“Ten years ago, the Hawija area was still lush and green. It isn’t any longer. Unfortunately, climate change effects, like changes in precipitation, are not consistently measured in this country. There’s no real climate change research.
A lot of farmers still think that more water means more produce. I keep saying that less water used more efficiently, is better for their crops.
My guess is that farmers can solve at least 30% of these challenges by adapting to them. But their economic situation is so critical that they simply cannot invest in climate adaptation. It takes time and money to switch to new methods and crop varieties that better address and withstand heat, drought, and salinity. Farmers here haven’t got the money nor the time.
As a coach and trainer in the Blossom Up project, I mainly taught participants how to use irrigation systems. But farmers also wanted to know more about how to optimally and responsibly use fertilizer and herbicides.”
“We had group sessions but also worked individually. In fact, farmers can call me privately, even now that the project is over. We’re currently going through a period of wheat pests. Wheat is a very important subsistent crop. On top of that, it is quite adapted to high salinity levels. It’s important that farmers can adequately deal with this disease. Being able to call for help and advice at any time, can be very helpful.
The Blossom Up project provided important support. But it was short term. Ideally, if I’d have the chance, I would set up three stages of training and support for farmers to start adapting to climate change effects.”
Health before profit
“First and most urgent, we need to address the human health issue of farming. One example: in Hawija, the vegetables they grow are graveyards of pesticides. Our borders are wide open for massive amounts of chemical pesticides from China. Farmers use them a lot, just to be able to grow something. But these pesticides are the cause of daily deaths. To stop the use of these cheap and lethal pesticides decision-makers need to put health and healthy food above profit.”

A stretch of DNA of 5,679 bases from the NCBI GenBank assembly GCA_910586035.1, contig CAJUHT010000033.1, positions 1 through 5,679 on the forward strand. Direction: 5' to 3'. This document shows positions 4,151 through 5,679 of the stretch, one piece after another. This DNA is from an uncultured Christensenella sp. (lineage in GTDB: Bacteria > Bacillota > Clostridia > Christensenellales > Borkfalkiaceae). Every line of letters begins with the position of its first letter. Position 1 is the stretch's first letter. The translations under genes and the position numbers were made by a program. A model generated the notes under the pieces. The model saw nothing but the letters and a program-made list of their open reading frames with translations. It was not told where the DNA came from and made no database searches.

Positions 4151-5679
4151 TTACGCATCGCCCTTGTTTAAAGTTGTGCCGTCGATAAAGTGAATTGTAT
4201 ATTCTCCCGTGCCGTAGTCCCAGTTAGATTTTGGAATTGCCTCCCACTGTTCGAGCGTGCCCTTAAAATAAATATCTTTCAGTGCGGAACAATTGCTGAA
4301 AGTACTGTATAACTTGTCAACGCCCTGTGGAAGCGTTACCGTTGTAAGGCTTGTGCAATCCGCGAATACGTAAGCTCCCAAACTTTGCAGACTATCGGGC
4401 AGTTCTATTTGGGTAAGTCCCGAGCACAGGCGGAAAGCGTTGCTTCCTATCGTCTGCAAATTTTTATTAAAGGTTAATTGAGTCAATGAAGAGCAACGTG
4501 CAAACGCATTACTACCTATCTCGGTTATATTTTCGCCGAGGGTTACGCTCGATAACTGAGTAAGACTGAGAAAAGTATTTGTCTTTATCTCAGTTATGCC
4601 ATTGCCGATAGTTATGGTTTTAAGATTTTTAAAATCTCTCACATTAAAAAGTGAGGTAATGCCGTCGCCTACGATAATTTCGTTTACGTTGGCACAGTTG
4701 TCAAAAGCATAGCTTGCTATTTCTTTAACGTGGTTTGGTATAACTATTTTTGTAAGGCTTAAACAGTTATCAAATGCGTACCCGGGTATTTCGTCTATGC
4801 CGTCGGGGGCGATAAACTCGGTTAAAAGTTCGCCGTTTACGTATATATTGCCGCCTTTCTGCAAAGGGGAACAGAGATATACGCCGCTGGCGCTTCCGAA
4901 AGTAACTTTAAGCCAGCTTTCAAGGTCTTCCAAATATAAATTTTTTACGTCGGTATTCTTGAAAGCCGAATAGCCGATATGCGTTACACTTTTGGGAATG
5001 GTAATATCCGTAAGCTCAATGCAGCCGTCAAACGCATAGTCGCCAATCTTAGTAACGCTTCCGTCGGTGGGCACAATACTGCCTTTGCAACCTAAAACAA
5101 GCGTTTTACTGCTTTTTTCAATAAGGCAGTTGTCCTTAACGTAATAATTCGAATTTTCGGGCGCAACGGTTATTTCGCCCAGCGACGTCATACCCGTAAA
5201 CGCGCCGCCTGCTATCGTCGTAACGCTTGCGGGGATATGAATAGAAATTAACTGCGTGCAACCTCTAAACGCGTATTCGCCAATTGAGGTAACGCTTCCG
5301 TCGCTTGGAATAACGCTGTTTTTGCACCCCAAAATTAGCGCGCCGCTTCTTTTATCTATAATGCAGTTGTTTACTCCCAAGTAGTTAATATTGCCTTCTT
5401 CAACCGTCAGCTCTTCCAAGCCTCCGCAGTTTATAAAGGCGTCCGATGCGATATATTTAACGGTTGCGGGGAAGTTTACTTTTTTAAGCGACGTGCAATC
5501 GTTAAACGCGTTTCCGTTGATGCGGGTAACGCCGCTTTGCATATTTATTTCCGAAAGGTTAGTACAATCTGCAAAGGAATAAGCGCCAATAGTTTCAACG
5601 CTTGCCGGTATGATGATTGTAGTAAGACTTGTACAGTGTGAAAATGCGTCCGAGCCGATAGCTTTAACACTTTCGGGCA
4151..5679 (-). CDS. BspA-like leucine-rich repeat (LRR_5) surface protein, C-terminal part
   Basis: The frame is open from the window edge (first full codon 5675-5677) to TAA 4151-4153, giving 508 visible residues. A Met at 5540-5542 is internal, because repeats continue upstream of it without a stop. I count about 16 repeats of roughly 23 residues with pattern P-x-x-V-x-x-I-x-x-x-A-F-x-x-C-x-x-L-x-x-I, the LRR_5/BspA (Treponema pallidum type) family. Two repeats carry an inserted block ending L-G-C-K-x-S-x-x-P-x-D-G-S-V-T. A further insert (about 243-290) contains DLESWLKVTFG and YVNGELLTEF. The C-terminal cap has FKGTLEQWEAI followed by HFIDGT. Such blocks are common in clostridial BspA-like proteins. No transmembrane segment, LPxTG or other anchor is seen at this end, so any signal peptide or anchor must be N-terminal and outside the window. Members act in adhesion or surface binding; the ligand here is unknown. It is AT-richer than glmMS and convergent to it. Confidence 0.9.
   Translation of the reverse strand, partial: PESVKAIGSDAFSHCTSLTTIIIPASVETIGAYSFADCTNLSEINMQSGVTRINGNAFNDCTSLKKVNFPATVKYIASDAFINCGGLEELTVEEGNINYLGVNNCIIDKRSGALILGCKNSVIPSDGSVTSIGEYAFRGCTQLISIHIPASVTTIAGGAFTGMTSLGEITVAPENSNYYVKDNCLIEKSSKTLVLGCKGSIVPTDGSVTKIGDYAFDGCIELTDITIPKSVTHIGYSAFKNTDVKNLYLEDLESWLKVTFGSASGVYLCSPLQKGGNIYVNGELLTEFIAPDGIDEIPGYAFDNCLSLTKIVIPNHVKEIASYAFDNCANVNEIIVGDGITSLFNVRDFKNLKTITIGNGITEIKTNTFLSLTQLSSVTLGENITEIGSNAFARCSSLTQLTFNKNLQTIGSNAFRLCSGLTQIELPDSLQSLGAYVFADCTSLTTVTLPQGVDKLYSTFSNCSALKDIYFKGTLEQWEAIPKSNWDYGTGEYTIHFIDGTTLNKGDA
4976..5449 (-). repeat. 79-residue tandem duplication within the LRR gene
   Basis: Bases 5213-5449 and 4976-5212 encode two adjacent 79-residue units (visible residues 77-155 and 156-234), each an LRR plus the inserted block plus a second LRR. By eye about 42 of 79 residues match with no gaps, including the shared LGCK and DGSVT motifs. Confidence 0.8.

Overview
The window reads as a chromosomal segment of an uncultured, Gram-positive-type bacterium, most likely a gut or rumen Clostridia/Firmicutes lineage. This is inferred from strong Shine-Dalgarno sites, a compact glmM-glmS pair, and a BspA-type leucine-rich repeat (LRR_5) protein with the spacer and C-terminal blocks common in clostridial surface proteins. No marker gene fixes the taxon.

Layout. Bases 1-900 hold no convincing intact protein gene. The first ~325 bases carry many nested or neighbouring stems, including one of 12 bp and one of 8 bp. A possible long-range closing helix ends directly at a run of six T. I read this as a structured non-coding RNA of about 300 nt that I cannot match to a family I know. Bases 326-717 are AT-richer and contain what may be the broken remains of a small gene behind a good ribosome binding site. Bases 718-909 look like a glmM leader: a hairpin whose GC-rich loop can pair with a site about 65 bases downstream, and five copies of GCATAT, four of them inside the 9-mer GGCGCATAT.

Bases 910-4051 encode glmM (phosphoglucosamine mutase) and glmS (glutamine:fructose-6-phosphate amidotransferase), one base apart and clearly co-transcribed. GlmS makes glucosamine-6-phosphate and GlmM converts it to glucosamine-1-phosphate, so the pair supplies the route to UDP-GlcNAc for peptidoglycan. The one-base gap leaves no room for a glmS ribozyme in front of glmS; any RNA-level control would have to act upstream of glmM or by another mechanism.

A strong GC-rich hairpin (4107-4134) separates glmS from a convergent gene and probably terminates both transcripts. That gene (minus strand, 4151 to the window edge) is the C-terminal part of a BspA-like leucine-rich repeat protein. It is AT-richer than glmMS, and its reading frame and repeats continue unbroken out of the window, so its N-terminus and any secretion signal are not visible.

Secondly, we have to address the challenges of soil depletion and water scarcity. We can do this by investing in crop rotation, crop diversification, and more water-efficient irrigation systems like sprinkler or drip irrigation instead of flood irrigation. We should also invest in better water catchment.”
Thirdly, there’s a need to address soil salinity. This is the least difficult challenge. It can be done by switching to a variety of crops that perform well in saline soil. And by using organic fertilizers.”
Change starts with women and young farmers
“For this to happen on a significant scale, a lot needs to happen. You need money and infrastructure. But also education. Because one of the toughest things to change is the stubbornness of farming communities. For example, a lot of farmers still think that more water means more produce. I keep saying that less water used more efficiently, is better for their crops. In general, young farmers and women farmers are more open to new ideas. Change starts with them.”
Text and images: Frank van Lierde / Cordaid